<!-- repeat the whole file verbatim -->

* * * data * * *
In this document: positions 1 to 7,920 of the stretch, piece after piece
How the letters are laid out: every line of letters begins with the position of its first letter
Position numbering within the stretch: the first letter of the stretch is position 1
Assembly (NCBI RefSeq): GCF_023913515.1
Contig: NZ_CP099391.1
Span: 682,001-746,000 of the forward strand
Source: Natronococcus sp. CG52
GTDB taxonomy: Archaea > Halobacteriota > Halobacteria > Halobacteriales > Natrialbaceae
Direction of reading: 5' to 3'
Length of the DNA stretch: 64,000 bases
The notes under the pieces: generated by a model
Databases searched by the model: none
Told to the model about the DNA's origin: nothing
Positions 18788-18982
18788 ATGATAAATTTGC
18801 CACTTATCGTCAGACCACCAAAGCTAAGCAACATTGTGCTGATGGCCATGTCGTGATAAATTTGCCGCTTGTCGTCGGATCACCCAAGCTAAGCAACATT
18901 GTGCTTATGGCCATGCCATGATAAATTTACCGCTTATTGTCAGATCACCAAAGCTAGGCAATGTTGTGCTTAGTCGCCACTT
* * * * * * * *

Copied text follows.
In this document: positions 1 to 7,920 of the stretch, piece after piece
How the letters are laid out: every line of letters begins with the position of its first letter
Position numbering within the stretch: the first letter of the stretch is position 1
Assembly (NCBI RefSeq): GCF_023913515.1
Contig: NZ_CP099391.1
Span: 682,001-746,000 of the forward strand
Source: Natronococcus sp. CG52
GTDB taxonomy: Archaea > Halobacteriota > Halobacteria > Halobacteriales > Natrialbaceae
Direction of reading: 5' to 3'
Length of the DNA stretch: 64,000 bases
The notes under the pieces: generated by a model
Databases searched by the model: none
Told to the model about the DNA's origin: nothing
Positions 18788-18982
18788 ATGATAAATTTGC
18801 CACTTATCGTCAGACCACCAAAGCTAAGCAACATTGTGCTGATGGCCATGTCGTGATAAATTTGCCGCTTGTCGTCGGATCACCCAAGCTAAGCAACATT
18901 GTGCTTATGGCCATGCCATGATAAATTTACCGCTTATTGTCAGATCACCAAAGCTAGGCAATGTTGTGCTTAGTCGCCACTT